In a refrigerator in the coroner’s office in Marion County, Indiana, rows of vials await testing. They contain blood, urine and vitreous, the fluid collected from inside a human eye. In overdose cases, the fluids may contain clues for investigators.
“We send that off to a toxicology lab to be tested for what we call drugs of abuse,” said deputy coroner Alfie Ballew. The results often include drugs such as cocaine, heroin, fentanyl or prescription pharmaceuticals.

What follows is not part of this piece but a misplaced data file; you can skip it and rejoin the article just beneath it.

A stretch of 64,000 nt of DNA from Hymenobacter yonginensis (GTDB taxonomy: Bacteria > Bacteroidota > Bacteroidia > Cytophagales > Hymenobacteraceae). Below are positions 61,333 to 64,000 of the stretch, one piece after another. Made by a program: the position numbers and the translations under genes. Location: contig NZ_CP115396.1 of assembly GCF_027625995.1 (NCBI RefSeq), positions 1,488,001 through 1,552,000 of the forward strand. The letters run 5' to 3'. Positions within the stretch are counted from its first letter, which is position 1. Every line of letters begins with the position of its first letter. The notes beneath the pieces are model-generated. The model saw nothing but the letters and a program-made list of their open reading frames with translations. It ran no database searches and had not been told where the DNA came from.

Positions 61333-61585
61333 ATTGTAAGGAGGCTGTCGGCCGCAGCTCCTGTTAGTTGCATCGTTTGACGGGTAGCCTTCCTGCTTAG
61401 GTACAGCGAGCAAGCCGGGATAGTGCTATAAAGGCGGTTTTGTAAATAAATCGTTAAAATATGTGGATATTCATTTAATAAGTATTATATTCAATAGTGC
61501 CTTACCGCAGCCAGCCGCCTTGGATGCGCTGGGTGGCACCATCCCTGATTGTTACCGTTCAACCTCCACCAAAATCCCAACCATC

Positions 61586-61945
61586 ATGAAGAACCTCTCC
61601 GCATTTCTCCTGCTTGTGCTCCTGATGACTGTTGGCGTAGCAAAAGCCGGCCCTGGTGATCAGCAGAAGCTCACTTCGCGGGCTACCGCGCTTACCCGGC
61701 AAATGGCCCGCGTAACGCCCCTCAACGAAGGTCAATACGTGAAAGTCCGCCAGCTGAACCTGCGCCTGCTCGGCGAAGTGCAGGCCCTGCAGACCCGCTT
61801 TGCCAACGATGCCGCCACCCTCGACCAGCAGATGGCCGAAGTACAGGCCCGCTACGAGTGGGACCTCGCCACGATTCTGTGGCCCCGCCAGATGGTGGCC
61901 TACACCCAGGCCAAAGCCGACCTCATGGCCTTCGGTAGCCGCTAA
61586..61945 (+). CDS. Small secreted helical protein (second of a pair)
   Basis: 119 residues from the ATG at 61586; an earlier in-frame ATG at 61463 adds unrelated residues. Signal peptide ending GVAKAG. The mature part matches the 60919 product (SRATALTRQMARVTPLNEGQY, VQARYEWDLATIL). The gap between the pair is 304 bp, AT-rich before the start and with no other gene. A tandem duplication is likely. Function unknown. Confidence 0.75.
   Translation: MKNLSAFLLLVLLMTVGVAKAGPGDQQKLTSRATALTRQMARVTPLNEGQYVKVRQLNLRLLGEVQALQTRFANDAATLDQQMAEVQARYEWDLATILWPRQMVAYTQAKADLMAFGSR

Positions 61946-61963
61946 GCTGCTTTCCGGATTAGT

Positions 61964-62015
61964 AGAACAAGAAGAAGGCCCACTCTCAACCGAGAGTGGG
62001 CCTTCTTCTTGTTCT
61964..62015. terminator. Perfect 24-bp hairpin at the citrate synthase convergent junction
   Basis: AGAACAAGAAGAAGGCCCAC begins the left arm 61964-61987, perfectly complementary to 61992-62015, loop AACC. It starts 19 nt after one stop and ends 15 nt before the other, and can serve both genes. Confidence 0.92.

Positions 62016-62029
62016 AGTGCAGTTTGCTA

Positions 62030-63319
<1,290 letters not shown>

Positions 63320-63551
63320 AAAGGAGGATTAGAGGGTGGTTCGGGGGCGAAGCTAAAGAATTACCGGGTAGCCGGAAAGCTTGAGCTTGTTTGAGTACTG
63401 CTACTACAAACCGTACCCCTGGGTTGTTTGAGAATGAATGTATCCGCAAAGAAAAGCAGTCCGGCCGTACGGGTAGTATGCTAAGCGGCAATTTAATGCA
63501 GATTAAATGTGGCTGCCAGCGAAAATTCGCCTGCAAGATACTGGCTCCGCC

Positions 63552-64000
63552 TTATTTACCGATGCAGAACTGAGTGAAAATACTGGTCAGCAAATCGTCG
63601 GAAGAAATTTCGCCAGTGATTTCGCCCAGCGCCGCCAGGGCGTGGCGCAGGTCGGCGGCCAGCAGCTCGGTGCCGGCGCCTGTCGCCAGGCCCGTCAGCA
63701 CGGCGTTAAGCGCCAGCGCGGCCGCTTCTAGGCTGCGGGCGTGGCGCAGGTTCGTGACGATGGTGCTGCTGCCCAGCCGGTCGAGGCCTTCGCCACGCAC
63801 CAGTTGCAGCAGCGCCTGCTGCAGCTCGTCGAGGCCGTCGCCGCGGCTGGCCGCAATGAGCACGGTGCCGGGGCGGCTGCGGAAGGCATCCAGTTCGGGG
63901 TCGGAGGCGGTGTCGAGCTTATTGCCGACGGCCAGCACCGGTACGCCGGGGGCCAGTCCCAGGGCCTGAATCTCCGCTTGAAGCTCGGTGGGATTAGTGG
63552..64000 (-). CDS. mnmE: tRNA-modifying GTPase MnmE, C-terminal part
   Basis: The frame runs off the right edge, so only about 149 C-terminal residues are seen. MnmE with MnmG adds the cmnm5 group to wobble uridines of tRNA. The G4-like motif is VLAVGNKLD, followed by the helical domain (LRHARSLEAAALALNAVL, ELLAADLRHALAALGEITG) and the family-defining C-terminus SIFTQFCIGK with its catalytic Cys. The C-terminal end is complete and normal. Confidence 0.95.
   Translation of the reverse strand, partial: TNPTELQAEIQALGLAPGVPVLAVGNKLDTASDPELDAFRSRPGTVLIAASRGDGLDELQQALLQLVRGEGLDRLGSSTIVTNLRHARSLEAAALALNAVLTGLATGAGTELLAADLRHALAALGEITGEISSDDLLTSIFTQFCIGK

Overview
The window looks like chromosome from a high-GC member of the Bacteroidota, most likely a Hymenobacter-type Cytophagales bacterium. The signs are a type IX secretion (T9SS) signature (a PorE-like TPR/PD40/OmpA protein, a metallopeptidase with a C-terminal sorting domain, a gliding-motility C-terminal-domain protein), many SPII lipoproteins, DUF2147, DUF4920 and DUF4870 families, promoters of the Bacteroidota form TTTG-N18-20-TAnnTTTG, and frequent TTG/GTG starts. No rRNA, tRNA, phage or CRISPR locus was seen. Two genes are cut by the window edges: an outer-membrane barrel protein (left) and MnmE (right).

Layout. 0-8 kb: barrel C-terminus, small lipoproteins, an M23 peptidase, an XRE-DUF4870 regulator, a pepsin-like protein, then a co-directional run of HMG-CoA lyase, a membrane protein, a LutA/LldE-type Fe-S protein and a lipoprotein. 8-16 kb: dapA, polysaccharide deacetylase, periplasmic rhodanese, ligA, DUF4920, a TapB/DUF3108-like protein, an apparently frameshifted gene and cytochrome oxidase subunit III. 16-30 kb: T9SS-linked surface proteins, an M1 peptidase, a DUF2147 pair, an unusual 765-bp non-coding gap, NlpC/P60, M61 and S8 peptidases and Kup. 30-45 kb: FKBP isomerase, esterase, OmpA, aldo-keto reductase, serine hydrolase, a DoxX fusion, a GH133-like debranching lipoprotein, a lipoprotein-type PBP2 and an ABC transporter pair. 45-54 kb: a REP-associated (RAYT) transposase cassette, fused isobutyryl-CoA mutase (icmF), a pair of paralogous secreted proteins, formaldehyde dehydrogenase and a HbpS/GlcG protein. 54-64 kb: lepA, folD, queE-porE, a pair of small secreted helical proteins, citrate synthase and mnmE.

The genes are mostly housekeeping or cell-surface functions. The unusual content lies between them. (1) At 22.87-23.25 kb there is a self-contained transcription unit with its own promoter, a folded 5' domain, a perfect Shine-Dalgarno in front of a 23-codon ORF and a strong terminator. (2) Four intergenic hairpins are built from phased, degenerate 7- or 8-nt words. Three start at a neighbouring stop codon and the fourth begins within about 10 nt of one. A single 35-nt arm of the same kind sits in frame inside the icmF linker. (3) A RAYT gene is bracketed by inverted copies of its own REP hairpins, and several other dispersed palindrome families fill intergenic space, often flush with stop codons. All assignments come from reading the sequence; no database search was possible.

After testing, coroners typically write the drugs involved in an overdose on the death certificate — but not always.
Standards for how to investigate and report on overdoses vary widely across states and counties and as a result, opioid overdose deaths are not always captured in the data reported to the federal government. The country is undercounting opioid-related overdoses by 20 to 35 percent, according to a recent study. Read more or listen at Side Effects.